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ECON CYCLE TRADING
Consumer Confidence, Recessions, And Stocks05/27/09 10:28:29 AM
by Mike Carr, CMT
Economic indicators can provide valuable clues about the future direction of the stock market.
|The stock market is said to measure the hopes and fears of the investing public. Bull markets are built on hope, while investor fears drive prices lower in bear markets. Consumer confidence is an economic indicator that measures the same idea in a different format, simply by asking investors how they feel about the current and future state of the economy.|
|Recent research has shown that in a recession, consumer confidence bottoms before the stock market (Figure 1). On average, the stock market has bottomed two to three months before confidence bottoms.|
|FIGURE 1: S&P 500, CONSUMER CONFIDENCE. The S&P 500 usually anticipates an increase of consumer confidence.|
|Graphic provided by: www.ritholtz.com/blog/.|
|We can also see from Federal Reserve data that consumer confidence surges sharply higher near the end of previous recessions (Figure 2). Since consumer spending accounts for nearly 70% of the economy, this should not be unexpected.|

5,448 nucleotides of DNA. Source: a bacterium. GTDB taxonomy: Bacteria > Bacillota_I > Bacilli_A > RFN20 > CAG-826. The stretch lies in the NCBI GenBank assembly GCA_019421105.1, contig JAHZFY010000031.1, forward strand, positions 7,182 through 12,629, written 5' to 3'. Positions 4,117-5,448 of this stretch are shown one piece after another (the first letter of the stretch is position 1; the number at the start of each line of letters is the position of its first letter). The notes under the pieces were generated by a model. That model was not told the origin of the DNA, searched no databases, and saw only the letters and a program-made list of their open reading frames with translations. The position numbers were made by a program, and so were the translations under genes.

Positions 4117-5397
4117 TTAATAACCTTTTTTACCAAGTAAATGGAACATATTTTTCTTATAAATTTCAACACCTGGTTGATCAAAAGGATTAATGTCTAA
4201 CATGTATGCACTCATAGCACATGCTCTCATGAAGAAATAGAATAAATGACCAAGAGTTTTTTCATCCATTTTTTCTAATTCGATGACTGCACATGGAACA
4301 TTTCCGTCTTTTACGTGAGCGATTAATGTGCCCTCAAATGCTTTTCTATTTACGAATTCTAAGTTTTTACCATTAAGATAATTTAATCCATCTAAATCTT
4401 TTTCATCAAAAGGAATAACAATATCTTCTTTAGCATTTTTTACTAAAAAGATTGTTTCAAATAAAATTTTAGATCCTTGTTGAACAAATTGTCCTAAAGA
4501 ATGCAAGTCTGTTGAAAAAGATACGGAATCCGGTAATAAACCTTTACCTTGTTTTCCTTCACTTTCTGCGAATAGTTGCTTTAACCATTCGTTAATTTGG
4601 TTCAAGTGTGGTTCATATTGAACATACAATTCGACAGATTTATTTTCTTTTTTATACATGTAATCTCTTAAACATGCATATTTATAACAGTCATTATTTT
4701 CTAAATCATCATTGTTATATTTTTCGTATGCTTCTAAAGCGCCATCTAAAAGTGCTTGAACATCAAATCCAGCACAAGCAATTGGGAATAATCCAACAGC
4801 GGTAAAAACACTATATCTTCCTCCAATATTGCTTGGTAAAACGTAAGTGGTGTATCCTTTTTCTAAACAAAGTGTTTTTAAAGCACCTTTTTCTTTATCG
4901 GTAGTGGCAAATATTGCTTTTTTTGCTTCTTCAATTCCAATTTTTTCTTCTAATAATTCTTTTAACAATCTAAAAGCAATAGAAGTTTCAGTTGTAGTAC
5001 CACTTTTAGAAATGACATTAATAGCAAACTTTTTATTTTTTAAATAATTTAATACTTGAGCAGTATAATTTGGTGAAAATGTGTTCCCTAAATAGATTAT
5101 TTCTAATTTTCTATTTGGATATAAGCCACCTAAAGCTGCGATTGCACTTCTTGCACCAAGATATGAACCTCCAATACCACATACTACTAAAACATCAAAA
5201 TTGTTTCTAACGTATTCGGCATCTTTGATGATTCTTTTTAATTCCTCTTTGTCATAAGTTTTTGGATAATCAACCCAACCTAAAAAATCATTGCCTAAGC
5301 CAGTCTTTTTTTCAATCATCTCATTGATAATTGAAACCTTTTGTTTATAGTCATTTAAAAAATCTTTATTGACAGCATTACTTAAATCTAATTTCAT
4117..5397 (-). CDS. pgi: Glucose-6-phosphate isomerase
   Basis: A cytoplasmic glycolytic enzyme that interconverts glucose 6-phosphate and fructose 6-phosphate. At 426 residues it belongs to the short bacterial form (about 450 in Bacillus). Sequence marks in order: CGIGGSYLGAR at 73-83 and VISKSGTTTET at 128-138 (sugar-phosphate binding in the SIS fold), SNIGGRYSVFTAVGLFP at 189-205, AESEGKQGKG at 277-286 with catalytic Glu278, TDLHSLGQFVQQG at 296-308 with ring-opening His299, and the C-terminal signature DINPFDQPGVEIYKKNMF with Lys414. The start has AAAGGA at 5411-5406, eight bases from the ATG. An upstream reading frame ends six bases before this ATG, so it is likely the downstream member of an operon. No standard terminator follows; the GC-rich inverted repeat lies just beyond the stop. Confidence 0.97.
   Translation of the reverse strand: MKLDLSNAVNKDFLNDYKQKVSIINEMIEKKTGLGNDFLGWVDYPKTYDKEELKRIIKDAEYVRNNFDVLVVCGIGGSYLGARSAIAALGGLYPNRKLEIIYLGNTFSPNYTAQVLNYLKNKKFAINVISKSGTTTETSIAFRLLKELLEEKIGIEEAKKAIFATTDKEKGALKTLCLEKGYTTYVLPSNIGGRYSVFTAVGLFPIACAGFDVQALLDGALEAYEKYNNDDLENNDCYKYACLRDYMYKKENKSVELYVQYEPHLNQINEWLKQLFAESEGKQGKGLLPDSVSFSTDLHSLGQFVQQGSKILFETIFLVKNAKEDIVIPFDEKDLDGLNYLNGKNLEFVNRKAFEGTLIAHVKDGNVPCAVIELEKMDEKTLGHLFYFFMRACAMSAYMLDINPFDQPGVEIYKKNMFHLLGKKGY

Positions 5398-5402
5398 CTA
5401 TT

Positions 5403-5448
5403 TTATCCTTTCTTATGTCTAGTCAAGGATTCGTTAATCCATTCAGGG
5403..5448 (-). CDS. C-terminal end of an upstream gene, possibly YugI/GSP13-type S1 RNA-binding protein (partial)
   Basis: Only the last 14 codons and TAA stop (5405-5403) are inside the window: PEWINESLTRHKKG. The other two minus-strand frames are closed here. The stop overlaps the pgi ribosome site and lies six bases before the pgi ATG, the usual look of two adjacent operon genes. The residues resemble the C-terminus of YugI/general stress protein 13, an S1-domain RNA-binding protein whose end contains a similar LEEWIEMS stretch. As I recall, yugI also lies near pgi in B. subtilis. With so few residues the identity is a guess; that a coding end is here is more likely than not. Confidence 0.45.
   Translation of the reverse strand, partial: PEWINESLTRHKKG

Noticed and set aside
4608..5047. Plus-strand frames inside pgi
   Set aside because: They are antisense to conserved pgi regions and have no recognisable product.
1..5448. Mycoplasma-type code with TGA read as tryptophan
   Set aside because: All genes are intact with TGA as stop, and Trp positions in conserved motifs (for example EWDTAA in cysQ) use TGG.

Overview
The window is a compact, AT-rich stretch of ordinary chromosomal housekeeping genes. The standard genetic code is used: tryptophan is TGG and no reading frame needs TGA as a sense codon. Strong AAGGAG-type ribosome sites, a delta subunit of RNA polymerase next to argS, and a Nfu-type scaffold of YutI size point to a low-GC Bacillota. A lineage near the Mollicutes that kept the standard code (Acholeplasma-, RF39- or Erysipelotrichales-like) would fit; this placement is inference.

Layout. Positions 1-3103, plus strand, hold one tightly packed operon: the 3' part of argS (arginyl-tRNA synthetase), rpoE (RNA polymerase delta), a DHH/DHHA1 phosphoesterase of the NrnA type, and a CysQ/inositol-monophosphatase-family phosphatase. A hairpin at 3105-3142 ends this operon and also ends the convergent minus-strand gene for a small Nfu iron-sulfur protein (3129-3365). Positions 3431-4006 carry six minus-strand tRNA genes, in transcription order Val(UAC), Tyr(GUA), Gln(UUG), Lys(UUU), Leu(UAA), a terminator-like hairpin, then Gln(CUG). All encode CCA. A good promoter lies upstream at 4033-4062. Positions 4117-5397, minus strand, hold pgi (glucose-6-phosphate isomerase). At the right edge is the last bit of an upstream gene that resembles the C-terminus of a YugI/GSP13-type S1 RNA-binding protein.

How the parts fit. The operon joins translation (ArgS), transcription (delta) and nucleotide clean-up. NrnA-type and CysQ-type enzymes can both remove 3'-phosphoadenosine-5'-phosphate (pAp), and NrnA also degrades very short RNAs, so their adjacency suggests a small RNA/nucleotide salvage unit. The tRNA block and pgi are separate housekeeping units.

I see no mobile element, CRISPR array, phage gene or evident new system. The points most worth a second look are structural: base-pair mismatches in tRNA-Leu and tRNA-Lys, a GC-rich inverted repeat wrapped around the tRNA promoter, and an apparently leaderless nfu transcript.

|FIGURE 2: US RECESSIONS. Shaded areas show periods of recession. Historically, we can see that consumer confidence has moved sharply higher near the end of the recession.|
|Graphic provided by: Federal Reserve Board.|
|The current bottom in consumer sentiment was reached in October 2008, five months before the March 2009 stock market bottom. While this differs from the historical pattern, it is a positive for the stock market that confidence seems to have bottomed. The unexpected surge in sentiment in May 2009 could be signaling better economic times ahead. Given past history, the market bottom may be in, unless we experience more economic turbulence.|
Mike Carr, CMT
Mike Carr, CMT, is a member of the Market Technicians Association, and editor of the MTA's newsletter, Technically Speaking. He is also the author of "Smarter Investing in Any Economy: The Definitive Guide to Relative Strength Investing," and "Conquering the Divide: How to Use Economic Indicators to Catch Stock Market Trends."
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